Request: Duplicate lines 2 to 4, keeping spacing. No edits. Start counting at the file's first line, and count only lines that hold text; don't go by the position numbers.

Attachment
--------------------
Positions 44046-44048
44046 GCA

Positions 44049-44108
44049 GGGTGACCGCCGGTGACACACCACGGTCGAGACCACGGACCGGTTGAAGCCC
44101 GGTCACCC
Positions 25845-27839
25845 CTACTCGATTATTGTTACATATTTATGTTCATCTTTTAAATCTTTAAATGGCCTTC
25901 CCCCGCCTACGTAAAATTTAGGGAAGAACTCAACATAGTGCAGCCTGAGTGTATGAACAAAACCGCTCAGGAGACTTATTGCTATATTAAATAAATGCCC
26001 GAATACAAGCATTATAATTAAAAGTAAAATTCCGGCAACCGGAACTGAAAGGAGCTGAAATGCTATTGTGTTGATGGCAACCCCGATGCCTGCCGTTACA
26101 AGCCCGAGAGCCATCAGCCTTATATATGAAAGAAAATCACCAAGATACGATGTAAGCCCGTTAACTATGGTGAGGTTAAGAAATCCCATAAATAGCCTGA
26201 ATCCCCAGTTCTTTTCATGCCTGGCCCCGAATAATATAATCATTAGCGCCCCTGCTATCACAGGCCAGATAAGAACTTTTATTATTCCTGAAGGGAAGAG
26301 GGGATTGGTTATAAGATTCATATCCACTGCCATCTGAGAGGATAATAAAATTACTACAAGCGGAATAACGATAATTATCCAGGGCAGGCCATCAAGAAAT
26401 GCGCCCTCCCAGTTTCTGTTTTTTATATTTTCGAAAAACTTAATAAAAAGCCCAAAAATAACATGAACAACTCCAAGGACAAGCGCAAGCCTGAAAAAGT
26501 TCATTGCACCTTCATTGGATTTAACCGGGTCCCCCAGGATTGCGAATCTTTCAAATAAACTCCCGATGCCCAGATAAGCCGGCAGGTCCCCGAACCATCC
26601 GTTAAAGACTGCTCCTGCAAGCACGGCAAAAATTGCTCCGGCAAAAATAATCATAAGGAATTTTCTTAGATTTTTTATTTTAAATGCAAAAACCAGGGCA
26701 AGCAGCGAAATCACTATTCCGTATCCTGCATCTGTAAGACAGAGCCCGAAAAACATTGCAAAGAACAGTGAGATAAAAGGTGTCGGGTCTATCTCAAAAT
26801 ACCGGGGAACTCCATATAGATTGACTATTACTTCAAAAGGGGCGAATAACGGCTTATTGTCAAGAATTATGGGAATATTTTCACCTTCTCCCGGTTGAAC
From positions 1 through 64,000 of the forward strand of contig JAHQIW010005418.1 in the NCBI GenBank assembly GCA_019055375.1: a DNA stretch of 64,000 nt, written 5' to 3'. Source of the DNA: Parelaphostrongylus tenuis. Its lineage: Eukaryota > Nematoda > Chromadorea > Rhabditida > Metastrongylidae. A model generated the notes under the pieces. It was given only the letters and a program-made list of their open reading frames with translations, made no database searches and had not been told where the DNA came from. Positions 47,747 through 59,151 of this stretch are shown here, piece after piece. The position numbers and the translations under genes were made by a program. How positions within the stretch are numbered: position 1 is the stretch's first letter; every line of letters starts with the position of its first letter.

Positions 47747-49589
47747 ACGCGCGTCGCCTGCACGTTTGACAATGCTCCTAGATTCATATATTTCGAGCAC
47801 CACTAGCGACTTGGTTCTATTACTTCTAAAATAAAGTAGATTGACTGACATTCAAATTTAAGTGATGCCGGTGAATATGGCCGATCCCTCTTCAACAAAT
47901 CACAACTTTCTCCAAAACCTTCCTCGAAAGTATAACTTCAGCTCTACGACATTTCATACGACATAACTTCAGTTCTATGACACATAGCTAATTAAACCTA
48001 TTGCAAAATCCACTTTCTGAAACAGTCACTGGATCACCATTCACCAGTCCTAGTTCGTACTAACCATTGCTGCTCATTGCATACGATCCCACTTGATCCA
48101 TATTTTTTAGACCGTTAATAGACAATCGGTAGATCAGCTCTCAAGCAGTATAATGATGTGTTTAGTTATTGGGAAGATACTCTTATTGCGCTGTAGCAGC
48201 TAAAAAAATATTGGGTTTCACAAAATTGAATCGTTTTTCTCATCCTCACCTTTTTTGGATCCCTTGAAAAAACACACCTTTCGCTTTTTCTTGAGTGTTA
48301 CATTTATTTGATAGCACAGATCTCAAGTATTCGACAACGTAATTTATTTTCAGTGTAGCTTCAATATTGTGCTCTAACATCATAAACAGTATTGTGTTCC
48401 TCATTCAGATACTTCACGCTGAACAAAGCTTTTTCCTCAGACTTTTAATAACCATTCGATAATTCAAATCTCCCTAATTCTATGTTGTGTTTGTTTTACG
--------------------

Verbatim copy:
44046 GCA

Positions 44049-44108
44049 GGGTGACCGCCGGTGACACACCACGGTCGAGACCACGGACCGGTTGAAGCCC